Until now, space tourism has largely been a United States venture. Virgin Galactic, XCOR, Blue Origin, and World View have all announced various plans to fly aspiring astronauts into space — or to the edge of space — from American soil. But now a China-based company, KuangChi Science, wants to get into the game by launching balloons from Hangzhou, in eastern China.
china daily reports that KuangChi will invest around $1.5 billion (~£1.1 billion) in the development of futuristic experiences, including a “deep space tour that offers the experience of flying up to 15 miles above the ground, just outside the border of space.” Technically, this could be exaggerating the flight, as the generally accepted boundary between Earth’s atmosphere and space is 100 km, known as the Kármán line. In addition, “deep space” is widely considered a lie by experts past orbit around the earth.
But don’t mind the details. According to KuangChi’s website, the balloon experience aboard the “Traveller” capsule “will give you a comfortable near-space journey unlike any you’ve ever experienced!” The Traveler vehicle is based on the same “airtight cabin design” as the Shenzhou V capsule (China’s first manned mission, launched in 2003) to block cosmic rays. In addition, the company says the design of the vehicle will ensure passenger comfort, “making them feel like they are in a limousine car.”
The new flight system appears to build on KuangChi’s “Cloud” balloon platform, which will initially provide air-to-ground monitoring. For human flight, after the Cloud lifts it to an altitude of 15 miles, the Traveler capsule will sail for two to three hours before a controlled descent begins. More information about the flight and the “Cloud” balloon system is available in an informative video on the company’s website.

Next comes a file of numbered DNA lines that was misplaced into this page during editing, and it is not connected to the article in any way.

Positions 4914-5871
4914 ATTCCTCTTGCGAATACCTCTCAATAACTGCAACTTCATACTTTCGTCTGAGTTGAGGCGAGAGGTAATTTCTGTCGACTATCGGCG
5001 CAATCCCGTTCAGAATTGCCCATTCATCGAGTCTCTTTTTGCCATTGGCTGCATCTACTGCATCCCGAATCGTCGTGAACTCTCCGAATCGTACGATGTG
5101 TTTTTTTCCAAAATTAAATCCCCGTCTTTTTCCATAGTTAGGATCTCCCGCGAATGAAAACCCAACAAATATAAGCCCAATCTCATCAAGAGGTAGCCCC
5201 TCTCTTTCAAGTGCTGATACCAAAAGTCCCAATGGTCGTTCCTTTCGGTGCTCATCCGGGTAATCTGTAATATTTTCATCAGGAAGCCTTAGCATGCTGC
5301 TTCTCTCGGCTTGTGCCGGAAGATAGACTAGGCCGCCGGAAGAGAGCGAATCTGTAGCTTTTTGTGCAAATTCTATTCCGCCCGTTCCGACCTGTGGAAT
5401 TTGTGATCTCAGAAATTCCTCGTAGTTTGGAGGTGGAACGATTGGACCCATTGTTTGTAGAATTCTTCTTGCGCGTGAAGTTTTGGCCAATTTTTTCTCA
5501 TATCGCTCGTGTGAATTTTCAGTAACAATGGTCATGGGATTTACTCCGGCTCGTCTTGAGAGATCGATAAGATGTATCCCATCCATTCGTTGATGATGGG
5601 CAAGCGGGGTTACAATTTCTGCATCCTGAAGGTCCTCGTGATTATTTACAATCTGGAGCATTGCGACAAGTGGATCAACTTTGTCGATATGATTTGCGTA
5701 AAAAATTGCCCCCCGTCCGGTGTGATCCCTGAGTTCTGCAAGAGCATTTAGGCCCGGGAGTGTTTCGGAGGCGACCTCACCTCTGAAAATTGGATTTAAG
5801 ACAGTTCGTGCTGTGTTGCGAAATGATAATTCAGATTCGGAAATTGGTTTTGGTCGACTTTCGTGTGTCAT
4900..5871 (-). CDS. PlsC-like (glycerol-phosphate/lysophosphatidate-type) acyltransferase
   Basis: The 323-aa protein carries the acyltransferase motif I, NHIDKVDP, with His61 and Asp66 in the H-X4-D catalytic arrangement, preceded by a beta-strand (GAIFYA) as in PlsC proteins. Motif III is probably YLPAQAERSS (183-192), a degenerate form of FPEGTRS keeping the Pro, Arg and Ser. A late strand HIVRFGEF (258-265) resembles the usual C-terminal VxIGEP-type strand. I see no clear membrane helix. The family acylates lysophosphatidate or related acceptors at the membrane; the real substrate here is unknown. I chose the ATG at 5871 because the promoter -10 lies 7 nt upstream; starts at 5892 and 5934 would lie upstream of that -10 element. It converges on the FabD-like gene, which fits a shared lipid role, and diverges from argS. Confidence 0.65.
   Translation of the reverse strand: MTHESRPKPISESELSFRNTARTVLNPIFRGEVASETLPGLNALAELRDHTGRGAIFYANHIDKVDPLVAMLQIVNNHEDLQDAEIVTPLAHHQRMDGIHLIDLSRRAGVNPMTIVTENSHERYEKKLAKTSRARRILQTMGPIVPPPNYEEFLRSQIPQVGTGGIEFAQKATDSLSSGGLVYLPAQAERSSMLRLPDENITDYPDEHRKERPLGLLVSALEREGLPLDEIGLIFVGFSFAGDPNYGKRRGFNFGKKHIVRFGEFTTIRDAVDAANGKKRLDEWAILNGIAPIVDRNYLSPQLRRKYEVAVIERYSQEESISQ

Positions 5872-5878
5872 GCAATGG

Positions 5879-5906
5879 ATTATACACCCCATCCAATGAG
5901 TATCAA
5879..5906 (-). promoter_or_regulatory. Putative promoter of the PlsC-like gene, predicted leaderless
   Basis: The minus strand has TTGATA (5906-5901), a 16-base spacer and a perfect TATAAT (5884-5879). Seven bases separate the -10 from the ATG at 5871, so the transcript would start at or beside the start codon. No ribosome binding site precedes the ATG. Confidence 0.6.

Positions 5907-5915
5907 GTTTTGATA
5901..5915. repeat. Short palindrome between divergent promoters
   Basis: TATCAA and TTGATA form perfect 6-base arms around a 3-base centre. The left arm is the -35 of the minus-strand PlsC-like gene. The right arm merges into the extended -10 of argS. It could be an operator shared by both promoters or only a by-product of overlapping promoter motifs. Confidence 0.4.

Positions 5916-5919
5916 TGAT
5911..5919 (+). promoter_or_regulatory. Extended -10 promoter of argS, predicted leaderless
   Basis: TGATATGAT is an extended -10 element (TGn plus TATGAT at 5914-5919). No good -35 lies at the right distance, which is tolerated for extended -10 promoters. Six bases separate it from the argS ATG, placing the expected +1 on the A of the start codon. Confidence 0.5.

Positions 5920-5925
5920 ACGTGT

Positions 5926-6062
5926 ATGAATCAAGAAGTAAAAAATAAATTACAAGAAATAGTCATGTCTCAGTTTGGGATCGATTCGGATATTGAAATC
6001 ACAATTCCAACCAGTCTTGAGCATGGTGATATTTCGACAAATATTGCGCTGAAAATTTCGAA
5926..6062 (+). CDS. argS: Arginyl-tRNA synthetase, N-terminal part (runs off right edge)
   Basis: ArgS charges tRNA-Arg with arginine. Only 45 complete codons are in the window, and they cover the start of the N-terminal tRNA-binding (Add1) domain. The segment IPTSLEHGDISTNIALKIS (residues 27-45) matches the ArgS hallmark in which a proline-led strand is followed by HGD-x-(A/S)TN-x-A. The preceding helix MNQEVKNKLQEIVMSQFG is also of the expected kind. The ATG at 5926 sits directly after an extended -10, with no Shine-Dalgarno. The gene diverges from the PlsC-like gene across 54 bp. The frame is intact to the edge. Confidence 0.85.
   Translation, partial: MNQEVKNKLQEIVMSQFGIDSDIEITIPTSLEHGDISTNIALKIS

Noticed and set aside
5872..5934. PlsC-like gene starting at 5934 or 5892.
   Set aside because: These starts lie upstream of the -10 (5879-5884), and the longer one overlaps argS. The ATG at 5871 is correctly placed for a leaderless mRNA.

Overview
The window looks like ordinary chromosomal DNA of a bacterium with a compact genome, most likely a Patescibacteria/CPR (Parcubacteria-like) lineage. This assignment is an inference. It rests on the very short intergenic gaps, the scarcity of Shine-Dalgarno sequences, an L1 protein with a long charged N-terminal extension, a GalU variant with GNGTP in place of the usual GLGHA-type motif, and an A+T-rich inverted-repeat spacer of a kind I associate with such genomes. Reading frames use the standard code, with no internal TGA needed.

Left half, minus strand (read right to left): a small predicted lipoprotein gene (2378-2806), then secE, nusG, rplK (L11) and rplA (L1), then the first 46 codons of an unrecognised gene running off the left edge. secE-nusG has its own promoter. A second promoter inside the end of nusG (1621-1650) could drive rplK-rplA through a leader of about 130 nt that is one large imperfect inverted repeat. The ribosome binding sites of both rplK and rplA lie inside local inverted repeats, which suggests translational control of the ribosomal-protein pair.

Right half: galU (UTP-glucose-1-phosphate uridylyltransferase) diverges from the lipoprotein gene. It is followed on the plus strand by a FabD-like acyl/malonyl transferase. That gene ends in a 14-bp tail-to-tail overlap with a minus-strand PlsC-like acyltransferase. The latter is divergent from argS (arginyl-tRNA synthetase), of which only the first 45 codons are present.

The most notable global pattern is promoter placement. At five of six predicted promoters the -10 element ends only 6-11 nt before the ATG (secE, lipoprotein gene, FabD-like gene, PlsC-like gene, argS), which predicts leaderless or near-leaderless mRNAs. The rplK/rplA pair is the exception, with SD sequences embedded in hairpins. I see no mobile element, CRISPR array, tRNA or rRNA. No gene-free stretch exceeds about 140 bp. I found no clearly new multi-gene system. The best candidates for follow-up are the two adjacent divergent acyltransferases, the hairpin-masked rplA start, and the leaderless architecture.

If this experience sounds a little familiar, it’s because it appears to be modeled on that of World View of Tucson, Arizona, which plans to fly six passengers in a pressurized cabin to an altitude of 19 miles, where they will stay for a few hours. o’clock. World View has a financial backing of significantly less than $1.5 billion, but some prominent astronauts, including Mark Kelly and Ron Garan, are involved in the project. In recent months, however, the company seems to be more focused on deploying payloads it calls stratollites up to 46km into the atmosphere, rather than flying passengers themselves.
List image by KuangChi Science video